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One-way coupling of WRF with a Gaussian dispersion model: a focused fine-scale air pollution assessment on southern Mediterranean

  • Hosni SnounEmail author
  • Ghazi Bellakhal
  • Hatem Kanfoudi
  • Xiaole Zhang
  • Jamel Chahed
Research Article
  • 28 Downloads

Abstract

Numerous uncertainty factors in dispersion models should be taken into account in order to improve the reliability of predictions. The ability of a mesoscale meteorological model to assimilate observational data is an efficient way to improve operational air quality model forecasts. In this study, local weather data assimilation based on a flux-adjusting surface data assimilation system (FASDAS) is introduced to a Gaussian atmospheric dispersion model for a period with reported stable meteorological conditions. After evaluating the vulnerabilities of FASDAS, a combined data assimilation method is proposed to simultaneously improve the model weather prediction and retrieve the representation of accurate concentration distributions for short-range dispersion modeling against a control run. The two main uncertainty parameters considered are the wind speed and direction. A twin experiment demonstrates that the combined technique effectively improves the distribution of simulated concentrations. Comparison between results before and after the implement of data assimilation demonstrates that discrepancies between the reference simulation and the model forecast are mitigated after introducing the combined method, with more than 70 % of the predictions within a factor of two of the measurements. The errors in wind predictions in the FASDAS influenced the dispersion calculations, and the implementation of wind data assimilation in conjunction with the FASDAS has an indirect effect on further alleviating pollutant transport modeling errors.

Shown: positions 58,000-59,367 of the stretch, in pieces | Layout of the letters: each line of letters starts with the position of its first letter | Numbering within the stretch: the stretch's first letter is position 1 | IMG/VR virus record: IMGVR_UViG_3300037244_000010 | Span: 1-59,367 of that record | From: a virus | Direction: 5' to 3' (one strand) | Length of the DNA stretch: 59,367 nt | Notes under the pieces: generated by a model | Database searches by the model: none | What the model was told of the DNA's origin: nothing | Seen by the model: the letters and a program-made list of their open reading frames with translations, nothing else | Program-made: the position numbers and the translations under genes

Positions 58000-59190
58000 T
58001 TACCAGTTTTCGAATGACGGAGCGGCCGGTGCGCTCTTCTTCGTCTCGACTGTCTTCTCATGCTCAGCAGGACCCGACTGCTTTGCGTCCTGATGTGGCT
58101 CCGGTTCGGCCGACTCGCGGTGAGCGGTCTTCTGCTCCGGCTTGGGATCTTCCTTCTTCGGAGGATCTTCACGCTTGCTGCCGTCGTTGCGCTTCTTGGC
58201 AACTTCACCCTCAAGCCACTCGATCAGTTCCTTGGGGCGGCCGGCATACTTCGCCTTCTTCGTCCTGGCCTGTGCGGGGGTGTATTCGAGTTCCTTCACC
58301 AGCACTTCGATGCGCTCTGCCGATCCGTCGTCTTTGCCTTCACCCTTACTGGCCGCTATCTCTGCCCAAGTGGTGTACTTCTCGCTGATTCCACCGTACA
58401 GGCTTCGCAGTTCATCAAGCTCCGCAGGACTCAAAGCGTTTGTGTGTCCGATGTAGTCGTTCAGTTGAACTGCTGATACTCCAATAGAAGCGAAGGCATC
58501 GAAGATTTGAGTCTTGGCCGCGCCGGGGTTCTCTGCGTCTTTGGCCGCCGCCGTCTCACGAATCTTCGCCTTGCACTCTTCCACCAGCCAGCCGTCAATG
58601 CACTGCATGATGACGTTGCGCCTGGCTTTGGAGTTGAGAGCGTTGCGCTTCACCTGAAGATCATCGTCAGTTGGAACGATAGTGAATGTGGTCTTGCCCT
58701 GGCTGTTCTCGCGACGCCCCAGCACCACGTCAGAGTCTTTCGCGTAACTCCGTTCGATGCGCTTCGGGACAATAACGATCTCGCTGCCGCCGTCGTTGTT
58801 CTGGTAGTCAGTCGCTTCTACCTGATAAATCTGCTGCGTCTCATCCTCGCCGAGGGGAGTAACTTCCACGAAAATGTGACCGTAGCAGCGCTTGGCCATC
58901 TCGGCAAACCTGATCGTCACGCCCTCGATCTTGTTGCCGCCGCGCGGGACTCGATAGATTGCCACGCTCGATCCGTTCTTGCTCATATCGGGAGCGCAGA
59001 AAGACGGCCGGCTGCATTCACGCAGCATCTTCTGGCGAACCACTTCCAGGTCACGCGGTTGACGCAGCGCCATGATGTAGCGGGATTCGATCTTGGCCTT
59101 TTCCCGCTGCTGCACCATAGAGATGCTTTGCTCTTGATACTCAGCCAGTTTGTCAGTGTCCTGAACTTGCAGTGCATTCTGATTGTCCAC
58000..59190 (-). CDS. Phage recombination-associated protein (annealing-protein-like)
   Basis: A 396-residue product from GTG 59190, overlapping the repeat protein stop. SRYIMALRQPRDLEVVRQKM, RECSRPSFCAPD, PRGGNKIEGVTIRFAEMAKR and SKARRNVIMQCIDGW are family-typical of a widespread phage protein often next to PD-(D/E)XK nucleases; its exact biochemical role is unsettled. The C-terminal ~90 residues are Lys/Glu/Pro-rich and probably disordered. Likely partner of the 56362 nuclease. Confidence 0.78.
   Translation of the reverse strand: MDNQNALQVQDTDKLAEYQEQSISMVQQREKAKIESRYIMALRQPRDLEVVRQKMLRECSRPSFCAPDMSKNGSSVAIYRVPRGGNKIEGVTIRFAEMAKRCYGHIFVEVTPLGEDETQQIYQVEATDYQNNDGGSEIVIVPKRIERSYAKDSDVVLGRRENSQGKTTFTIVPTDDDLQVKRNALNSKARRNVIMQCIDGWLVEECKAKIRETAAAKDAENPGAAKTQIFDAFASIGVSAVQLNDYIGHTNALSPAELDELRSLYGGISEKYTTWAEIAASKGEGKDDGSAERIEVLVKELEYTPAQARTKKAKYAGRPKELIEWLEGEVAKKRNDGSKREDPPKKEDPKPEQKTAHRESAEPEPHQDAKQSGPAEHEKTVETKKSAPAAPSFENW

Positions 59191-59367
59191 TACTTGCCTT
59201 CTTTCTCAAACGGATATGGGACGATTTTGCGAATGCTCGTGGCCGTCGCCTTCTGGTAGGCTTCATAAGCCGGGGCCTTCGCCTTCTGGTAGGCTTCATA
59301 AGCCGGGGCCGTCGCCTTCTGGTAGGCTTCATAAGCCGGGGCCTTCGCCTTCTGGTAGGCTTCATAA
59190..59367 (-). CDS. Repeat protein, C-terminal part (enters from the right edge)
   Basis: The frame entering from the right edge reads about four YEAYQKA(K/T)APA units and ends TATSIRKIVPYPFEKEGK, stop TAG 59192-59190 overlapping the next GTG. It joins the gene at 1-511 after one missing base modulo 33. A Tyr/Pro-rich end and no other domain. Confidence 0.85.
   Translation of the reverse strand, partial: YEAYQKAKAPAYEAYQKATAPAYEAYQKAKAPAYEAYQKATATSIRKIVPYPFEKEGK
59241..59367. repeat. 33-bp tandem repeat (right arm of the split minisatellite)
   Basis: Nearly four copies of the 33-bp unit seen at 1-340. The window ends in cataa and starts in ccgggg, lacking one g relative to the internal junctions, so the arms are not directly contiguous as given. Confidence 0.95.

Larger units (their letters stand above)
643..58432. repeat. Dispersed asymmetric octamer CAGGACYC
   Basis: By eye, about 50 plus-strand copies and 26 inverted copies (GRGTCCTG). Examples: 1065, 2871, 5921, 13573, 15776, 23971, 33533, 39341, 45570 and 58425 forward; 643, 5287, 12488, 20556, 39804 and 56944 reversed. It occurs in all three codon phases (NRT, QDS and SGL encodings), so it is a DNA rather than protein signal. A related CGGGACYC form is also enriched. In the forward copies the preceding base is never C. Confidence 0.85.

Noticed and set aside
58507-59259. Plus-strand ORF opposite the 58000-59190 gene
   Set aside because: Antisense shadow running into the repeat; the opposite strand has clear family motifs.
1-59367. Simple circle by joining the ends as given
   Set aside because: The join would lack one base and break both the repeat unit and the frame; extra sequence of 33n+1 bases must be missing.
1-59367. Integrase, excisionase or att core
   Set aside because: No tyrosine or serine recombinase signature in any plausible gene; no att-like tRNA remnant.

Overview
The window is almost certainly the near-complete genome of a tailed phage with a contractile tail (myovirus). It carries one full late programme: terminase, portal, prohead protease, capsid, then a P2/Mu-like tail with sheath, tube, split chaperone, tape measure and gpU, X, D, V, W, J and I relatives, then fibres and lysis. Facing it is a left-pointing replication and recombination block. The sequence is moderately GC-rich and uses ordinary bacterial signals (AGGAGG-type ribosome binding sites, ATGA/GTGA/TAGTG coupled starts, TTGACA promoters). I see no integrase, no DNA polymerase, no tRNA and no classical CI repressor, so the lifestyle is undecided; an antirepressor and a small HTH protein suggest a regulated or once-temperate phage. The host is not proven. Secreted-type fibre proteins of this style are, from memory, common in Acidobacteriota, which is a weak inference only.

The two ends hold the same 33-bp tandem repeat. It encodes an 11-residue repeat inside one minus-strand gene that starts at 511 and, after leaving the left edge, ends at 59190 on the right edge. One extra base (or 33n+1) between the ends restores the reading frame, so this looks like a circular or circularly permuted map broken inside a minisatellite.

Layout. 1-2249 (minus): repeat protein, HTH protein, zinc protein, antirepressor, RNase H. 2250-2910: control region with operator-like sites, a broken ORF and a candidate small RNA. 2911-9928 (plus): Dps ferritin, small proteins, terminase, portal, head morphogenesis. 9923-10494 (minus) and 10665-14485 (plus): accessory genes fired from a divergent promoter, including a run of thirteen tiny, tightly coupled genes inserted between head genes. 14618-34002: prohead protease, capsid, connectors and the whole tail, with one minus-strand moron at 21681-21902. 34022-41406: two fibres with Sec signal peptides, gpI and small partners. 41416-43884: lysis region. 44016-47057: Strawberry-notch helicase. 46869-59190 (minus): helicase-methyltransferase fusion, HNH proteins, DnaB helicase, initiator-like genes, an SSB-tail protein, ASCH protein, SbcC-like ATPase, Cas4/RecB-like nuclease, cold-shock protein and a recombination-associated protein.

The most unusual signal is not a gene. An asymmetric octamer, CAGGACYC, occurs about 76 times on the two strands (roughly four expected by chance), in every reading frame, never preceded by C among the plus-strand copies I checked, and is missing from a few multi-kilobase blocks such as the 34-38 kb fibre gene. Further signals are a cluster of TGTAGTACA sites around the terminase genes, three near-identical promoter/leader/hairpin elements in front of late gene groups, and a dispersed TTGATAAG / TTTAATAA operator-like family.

Keywords

Flux-adjusting surface data assimilation system Wind data assimilation Improve dispersion prediction Model evaluation, Southern Mediterranean 

Notes

Acknowledgements

The authors would like to acknowledge the computational resources and support provided by the Cyprus Institute Cy-Tera Project, which is co-funded by the European Regional Development Fund and the Republic of Cyprus through the Research Promotion Foundation. We are also grateful for the National Centre for Environmental Prediction (NCEP) for the 4.0.1 version of WRF model, the Obsgrid-FASDAS and the WRFDA packages tested in our study and the GDAS-FNL dataset that were employed for meteorological simulations.

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Copyright information

© Springer-Verlag GmbH Germany, part of Springer Nature 2019

Authors and Affiliations

  1. 1.Modeling in hydraulic and environment laboratory, National Engineering School of TunisUniversity of Tunis El ManarTunisTunisia
  2. 2.ETH Zürich, Institute of Environmental EngineeringZürichSwitzerland

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